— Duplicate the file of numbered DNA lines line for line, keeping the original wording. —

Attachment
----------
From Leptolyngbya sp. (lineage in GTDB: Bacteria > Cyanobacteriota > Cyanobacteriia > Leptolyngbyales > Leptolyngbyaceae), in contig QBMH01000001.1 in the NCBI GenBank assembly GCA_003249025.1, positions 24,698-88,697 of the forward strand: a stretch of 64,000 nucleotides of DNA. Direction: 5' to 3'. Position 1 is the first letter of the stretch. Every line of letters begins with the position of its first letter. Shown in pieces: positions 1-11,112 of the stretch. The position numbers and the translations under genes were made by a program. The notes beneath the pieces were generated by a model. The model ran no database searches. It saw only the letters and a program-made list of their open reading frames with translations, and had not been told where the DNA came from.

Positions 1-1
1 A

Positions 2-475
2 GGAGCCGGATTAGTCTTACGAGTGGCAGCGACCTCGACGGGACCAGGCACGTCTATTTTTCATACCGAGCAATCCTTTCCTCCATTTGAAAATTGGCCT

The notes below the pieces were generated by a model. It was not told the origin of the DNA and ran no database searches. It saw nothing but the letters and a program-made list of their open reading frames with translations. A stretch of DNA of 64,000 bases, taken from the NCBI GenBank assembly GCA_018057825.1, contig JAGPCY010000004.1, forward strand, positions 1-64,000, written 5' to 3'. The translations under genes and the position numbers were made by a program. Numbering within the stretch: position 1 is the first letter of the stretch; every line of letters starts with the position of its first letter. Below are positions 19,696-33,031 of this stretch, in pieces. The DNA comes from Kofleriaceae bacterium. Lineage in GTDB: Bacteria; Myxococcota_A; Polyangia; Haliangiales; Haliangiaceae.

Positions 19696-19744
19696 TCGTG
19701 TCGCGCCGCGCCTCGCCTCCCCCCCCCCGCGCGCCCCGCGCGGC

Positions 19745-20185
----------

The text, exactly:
From Leptolyngbya sp. (lineage in GTDB: Bacteria > Cyanobacteriota > Cyanobacteriia > Leptolyngbyales > Leptolyngbyaceae), in contig QBMH01000001.1 in the NCBI GenBank assembly GCA_003249025.1, positions 24,698-88,697 of the forward strand: a stretch of 64,000 nucleotides of DNA. Direction: 5' to 3'. Position 1 is the first letter of the stretch. Every line of letters begins with the position of its first letter. Shown in pieces: positions 1-11,112 of the stretch. The position numbers and the translations under genes were made by a program. The notes beneath the pieces were generated by a model. The model ran no database searches. It saw only the letters and a program-made list of their open reading frames with translations, and had not been told where the DNA came from.

Positions 1-1
1 A

Positions 2-475
2 GGAGCCGGATTAGTCTTACGAGTGGCAGCGACCTCGACGGGACCAGGCACGTCTATTTTTCATACCGAGCAATCCTTTCCTCCATTTGAAAATTGGCCT

The notes below the pieces were generated by a model. It was not told the origin of the DNA and ran no database searches. It saw nothing but the letters and a program-made list of their open reading frames with translations. A stretch of DNA of 64,000 bases, taken from the NCBI GenBank assembly GCA_018057825.1, contig JAGPCY010000004.1, forward strand, positions 1-64,000, written 5' to 3'. The translations under genes and the position numbers were made by a program. Numbering within the stretch: position 1 is the first letter of the stretch; every line of letters starts with the position of its first letter. Below are positions 19,696-33,031 of this stretch, in pieces. The DNA comes from Kofleriaceae bacterium. Lineage in GTDB: Bacteria; Myxococcota_A; Polyangia; Haliangiales; Haliangiaceae.

Positions 19696-19744
19696 TCGTG
19701 TCGCGCCGCGCCTCGCCTCCCCCCCCCCGCGCGCCCCGCGCGGC

Positions 19745-20185